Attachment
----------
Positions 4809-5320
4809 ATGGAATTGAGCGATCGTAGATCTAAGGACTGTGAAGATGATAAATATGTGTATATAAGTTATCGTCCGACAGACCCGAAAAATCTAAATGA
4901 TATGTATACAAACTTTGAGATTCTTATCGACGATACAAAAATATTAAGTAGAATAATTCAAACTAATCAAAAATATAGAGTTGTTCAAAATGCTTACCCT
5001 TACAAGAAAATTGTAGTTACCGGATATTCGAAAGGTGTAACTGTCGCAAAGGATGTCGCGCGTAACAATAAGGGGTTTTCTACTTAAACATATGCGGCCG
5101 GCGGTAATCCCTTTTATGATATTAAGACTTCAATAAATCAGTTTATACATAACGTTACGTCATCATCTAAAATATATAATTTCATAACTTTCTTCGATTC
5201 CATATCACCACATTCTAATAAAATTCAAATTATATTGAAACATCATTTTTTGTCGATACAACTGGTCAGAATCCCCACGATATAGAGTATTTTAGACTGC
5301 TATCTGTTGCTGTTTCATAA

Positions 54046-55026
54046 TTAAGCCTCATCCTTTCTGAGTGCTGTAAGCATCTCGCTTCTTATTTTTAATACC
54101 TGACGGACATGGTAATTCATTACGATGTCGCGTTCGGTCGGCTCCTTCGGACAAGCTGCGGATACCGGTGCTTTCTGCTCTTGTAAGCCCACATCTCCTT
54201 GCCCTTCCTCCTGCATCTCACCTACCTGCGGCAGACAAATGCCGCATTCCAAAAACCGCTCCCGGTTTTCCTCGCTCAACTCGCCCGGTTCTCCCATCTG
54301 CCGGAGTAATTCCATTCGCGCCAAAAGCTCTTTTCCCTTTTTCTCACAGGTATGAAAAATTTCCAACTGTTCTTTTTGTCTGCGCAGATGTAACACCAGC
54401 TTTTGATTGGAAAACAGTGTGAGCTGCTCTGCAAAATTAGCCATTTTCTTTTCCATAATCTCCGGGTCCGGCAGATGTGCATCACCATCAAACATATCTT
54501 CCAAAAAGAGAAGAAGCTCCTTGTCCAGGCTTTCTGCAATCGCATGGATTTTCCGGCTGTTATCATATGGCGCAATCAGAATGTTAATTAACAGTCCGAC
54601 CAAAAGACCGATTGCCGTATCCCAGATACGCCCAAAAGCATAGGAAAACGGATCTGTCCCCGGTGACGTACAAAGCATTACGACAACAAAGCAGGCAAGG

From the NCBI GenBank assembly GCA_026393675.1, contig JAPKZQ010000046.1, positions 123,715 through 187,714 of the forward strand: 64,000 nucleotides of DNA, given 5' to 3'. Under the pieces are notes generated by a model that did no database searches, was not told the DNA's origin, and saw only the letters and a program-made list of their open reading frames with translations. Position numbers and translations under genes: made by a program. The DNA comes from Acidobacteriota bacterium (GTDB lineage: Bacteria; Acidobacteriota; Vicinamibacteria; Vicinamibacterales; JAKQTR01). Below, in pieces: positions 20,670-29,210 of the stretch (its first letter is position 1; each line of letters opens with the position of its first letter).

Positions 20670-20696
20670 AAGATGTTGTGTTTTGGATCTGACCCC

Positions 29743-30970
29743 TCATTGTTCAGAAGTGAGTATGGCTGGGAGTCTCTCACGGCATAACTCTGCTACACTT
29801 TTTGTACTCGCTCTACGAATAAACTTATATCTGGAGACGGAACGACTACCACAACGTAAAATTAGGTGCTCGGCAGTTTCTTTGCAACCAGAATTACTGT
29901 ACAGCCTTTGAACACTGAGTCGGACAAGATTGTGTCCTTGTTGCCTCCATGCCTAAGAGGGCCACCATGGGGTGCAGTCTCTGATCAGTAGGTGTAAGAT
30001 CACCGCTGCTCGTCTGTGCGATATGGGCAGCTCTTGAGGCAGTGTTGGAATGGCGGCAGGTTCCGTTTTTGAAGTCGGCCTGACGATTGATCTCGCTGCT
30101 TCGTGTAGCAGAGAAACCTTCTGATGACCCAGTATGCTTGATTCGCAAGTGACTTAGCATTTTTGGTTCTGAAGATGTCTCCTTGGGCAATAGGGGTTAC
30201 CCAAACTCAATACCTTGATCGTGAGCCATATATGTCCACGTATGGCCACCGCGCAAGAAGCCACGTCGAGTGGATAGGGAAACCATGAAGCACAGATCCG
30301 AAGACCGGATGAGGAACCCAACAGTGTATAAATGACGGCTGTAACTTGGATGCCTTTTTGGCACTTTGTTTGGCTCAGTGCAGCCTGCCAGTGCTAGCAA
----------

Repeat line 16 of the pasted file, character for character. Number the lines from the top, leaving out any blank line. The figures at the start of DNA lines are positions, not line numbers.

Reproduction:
From the NCBI GenBank assembly GCA_026393675.1, contig JAPKZQ010000046.1, positions 123,715 through 187,714 of the forward strand: 64,000 nucleotides of DNA, given 5' to 3'. Under the pieces are notes generated by a model that did no database searches, was not told the DNA's origin, and saw only the letters and a program-made list of their open reading frames with translations. Position numbers and translations under genes: made by a program. The DNA comes from Acidobacteriota bacterium (GTDB lineage: Bacteria; Acidobacteriota; Vicinamibacteria; Vicinamibacterales; JAKQTR01). Below, in pieces: positions 20,670-29,210 of the stretch (its first letter is position 1; each line of letters opens with the position of its first letter).